“There was a little bit of disbelief at first,” Shook said. “Then as we started designing the building and Gisler started collecting all this information then it became really real. Then there was a growing sense of excitement…the students now are saying ‘why so late?’” 

The new building, described by Caboni as an “Apple store with columns,” will provide students with a sense of belonging, Shook said, that Grise Hall did not have. Shook also said students admitted this year will likely be the first students to use the building which is something he points out when recruiting.

“It’s fun to see their eyes light up,” Shook said. “Have you ever had a building designed just for you?”

Shook and Caboni agree that this new building will increase enrollment as the building is a “nod to the old while looking to the future.”

“This facility will say to young people who are considering coming to WKU [that] this is a future-oriented business school that cares about applied learning and has created a facility that will support you during your time on the Hill.”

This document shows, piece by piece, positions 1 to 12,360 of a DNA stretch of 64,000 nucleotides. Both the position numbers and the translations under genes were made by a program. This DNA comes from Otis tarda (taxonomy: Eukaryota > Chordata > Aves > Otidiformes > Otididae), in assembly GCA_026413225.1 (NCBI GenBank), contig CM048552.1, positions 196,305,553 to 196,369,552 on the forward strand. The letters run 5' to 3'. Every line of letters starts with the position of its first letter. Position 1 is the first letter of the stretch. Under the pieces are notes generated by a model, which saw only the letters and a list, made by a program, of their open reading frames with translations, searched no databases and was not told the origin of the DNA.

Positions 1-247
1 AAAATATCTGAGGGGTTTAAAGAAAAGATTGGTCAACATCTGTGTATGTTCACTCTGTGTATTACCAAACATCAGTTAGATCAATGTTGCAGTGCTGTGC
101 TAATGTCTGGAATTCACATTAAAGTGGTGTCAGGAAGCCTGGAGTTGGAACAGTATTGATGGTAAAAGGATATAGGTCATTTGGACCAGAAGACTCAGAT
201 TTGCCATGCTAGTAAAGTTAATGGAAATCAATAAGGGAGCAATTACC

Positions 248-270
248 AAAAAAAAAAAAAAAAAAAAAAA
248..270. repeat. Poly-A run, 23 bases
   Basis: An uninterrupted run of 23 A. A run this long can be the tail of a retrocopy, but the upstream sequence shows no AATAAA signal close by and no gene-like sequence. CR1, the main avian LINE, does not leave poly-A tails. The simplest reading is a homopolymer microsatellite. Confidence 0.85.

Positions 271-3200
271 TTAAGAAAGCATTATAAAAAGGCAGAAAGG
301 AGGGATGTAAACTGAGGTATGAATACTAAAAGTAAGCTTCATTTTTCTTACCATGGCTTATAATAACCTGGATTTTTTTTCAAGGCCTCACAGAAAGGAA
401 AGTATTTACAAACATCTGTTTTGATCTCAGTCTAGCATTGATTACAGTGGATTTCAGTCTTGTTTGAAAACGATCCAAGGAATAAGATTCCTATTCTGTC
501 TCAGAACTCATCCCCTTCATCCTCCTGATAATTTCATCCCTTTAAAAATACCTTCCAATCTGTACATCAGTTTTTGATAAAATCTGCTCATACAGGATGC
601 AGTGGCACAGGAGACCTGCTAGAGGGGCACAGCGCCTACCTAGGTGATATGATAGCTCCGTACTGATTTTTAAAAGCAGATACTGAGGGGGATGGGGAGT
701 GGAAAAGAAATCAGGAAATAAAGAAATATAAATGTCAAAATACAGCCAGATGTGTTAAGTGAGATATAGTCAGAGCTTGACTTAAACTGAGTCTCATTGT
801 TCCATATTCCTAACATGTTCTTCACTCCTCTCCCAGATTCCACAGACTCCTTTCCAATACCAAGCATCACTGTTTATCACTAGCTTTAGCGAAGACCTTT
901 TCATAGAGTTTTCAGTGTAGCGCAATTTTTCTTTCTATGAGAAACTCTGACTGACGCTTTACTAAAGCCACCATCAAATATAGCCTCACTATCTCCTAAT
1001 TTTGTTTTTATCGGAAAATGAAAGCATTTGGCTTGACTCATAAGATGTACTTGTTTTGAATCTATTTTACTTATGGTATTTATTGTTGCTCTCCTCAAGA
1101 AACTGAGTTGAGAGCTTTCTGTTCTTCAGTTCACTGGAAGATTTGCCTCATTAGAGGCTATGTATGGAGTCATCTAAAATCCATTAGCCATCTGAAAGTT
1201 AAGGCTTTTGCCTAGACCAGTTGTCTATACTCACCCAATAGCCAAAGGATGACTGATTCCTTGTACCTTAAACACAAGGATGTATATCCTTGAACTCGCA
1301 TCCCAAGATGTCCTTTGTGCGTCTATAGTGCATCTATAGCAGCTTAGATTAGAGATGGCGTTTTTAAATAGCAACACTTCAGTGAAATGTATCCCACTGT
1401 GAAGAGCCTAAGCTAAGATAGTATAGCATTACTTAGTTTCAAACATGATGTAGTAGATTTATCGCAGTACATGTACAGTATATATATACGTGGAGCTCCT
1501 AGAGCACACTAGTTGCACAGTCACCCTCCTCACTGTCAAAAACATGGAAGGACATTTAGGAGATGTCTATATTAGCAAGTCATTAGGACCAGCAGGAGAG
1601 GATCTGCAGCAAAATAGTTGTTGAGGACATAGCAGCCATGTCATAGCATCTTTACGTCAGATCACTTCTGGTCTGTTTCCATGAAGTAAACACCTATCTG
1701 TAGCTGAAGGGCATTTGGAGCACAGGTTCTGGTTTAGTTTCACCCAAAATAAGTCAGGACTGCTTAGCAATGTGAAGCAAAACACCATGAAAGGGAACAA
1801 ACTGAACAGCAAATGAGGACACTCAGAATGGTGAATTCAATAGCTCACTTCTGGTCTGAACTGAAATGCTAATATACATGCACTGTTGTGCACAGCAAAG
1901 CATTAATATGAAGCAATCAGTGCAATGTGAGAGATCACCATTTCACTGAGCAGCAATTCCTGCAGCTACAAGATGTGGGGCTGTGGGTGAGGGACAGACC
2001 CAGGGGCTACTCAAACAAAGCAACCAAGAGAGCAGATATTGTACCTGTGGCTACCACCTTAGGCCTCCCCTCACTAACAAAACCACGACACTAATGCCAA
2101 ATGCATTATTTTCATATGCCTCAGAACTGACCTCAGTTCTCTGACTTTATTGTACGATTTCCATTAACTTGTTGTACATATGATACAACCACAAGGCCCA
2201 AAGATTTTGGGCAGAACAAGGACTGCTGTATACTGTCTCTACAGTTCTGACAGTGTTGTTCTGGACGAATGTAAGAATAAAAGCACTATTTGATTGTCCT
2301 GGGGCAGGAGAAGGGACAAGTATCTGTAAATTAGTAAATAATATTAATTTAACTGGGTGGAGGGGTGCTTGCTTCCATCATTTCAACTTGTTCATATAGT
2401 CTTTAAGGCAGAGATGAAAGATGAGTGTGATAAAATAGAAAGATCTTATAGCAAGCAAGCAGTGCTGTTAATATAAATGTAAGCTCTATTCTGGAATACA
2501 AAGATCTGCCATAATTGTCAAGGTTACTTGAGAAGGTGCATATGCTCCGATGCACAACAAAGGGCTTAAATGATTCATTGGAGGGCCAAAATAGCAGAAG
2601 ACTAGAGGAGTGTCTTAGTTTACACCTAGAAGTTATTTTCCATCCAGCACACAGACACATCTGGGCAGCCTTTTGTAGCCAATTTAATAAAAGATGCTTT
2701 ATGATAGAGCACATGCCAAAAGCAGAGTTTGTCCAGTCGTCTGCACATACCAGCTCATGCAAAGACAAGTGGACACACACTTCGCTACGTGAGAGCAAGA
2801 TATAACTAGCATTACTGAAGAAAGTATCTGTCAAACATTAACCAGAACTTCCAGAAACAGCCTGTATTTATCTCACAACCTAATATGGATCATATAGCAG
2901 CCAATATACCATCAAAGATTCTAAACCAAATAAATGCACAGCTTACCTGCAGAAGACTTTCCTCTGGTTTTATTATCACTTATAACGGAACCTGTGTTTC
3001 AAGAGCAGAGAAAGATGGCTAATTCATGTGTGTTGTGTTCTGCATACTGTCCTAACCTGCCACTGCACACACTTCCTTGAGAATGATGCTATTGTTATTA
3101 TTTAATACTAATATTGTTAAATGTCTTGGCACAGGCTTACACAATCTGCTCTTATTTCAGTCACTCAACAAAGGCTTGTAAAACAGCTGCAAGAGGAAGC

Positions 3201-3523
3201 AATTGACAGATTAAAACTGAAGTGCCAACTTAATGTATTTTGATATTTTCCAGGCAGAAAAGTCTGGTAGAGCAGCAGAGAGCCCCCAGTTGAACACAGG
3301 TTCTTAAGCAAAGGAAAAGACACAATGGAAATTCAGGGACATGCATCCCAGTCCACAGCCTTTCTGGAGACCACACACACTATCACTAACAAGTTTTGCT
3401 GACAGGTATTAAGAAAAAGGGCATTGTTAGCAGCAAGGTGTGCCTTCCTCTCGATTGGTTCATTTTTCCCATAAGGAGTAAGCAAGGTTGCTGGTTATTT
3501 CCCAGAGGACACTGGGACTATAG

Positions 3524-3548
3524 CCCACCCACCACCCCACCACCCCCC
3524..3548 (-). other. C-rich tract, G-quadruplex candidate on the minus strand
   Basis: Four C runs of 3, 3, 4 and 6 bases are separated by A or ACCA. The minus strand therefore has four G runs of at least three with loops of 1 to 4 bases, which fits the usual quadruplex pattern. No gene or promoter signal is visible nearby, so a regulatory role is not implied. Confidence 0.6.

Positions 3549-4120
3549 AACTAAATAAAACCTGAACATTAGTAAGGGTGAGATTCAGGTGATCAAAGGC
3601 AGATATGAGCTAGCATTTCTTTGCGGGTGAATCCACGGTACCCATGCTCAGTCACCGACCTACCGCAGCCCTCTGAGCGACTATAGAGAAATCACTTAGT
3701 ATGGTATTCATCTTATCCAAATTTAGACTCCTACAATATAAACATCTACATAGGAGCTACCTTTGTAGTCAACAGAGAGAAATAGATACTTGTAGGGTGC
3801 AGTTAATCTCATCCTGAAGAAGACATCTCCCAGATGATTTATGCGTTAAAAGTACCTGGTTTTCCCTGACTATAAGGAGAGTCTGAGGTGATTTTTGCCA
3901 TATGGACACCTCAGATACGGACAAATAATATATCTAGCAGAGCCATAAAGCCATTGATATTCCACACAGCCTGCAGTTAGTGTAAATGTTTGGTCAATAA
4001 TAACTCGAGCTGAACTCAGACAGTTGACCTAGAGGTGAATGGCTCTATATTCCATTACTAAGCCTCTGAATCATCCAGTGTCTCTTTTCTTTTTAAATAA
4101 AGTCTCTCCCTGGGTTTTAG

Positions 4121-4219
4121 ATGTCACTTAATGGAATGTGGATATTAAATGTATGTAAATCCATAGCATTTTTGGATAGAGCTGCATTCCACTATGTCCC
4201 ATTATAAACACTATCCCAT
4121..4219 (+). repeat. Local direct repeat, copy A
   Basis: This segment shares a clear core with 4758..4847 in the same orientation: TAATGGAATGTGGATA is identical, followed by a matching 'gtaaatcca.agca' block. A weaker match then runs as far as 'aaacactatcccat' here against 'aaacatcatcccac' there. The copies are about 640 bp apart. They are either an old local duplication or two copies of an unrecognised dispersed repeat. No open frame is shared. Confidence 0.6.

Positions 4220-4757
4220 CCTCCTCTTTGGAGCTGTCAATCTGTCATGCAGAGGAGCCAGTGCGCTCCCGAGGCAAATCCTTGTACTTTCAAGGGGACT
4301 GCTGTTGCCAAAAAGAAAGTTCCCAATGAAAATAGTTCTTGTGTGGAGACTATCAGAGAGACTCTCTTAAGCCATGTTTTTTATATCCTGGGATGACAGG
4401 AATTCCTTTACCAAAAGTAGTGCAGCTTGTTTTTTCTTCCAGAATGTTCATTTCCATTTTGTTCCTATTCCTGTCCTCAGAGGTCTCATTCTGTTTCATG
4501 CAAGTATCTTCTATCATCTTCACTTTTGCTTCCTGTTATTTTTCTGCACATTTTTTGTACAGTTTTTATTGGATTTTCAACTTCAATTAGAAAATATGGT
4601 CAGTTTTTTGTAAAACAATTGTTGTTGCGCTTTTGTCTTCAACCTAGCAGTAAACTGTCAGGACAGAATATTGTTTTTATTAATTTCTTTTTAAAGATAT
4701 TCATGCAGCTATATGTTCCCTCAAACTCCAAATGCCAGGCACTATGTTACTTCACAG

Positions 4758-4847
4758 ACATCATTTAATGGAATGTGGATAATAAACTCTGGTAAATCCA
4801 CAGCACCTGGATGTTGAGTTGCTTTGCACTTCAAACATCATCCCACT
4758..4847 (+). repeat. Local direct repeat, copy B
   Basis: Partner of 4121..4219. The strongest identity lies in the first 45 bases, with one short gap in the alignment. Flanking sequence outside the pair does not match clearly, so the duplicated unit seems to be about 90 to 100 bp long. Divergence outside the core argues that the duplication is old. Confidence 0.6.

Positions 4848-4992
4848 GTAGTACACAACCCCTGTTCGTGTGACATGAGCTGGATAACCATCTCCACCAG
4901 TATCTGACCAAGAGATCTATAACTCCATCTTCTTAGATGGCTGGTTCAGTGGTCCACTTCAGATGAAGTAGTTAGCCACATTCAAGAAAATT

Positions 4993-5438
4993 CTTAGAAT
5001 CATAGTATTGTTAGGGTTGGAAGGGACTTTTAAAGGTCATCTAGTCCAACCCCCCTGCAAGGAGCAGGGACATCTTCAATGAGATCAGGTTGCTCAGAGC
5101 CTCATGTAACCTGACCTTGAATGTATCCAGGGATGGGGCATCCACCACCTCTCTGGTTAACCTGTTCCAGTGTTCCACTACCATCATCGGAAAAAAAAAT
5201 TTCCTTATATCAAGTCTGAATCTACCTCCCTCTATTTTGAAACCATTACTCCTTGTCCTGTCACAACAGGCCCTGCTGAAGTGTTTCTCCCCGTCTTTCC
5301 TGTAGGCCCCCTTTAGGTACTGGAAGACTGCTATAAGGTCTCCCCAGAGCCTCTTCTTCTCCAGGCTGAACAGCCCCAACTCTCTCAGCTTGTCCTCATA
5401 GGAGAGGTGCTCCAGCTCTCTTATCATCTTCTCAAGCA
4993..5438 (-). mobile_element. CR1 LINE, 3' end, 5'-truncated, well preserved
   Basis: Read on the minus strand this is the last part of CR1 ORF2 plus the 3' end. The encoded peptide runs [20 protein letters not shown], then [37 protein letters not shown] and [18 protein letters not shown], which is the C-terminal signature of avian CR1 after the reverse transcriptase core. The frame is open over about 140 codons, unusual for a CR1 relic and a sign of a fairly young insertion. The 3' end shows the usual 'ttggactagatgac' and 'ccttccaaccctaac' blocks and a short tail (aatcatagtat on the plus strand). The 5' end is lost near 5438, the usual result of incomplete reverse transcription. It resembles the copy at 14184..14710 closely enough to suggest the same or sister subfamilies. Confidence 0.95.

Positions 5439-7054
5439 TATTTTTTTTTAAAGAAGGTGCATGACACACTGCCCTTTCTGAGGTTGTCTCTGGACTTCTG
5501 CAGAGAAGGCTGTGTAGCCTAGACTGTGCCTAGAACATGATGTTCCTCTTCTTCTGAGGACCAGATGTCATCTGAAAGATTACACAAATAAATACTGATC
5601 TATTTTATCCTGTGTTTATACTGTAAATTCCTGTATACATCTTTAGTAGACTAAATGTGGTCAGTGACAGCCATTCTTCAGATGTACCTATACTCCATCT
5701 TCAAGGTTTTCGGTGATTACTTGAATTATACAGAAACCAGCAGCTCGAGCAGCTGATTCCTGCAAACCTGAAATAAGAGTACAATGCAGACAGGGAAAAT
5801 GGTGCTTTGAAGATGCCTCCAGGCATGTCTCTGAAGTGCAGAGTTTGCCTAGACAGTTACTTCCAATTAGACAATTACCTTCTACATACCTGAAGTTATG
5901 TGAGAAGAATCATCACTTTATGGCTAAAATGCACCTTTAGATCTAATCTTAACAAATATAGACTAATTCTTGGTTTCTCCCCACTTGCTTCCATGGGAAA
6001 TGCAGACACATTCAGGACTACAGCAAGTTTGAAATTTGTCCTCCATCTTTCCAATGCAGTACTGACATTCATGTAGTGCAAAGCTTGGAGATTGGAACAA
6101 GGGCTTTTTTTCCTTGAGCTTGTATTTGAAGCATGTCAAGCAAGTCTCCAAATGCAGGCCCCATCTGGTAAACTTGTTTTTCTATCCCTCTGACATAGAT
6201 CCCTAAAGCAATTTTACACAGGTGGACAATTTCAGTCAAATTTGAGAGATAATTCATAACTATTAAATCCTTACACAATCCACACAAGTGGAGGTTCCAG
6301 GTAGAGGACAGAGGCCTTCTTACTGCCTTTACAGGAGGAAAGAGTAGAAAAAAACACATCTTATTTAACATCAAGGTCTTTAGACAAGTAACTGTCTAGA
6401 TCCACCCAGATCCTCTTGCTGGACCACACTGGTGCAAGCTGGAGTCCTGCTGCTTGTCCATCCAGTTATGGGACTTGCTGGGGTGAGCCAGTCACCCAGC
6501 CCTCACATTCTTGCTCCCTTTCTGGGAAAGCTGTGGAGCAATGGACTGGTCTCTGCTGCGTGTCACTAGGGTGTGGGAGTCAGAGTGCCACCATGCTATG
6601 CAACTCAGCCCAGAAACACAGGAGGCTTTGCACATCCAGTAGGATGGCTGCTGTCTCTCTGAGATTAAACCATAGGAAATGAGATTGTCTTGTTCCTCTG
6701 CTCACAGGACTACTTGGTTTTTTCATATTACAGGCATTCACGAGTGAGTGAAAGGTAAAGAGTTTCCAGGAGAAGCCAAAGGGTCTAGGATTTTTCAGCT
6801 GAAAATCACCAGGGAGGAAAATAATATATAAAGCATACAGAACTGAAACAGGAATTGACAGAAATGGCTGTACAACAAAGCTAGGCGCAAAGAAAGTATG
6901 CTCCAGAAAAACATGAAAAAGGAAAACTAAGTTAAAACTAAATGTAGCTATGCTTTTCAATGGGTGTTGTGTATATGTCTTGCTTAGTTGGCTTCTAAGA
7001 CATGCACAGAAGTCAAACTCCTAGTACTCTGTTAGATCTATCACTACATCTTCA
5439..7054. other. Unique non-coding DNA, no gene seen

Scott said the new building along with providing the students a “borderless” space will use roughly 20% less in operational energy usage and a 35% decrease in water usage.

Caboni said he is overjoyed to finally unveil the new building and provide a “great place to conduct business.”

“In my opening press conference as president I got asked about this project and my comment was this ‘a great college of business deserves a great place to conduct business,’” Caboni said. “What we showed the Regents today and are sharing with the community is that we will have a space for the Gordon Ford College of Business that is extraordinary.”

“This has been a university priority for 20 years before I even arrived as president six years ago,” he added.

Grise Hall, which currently houses the GFCB, will be demolished in 2027 after a celebration commemorating its service to the campus, Caboni said, after the renovations in Cherry Hall are completed. He is unsure at this time what will go in the space.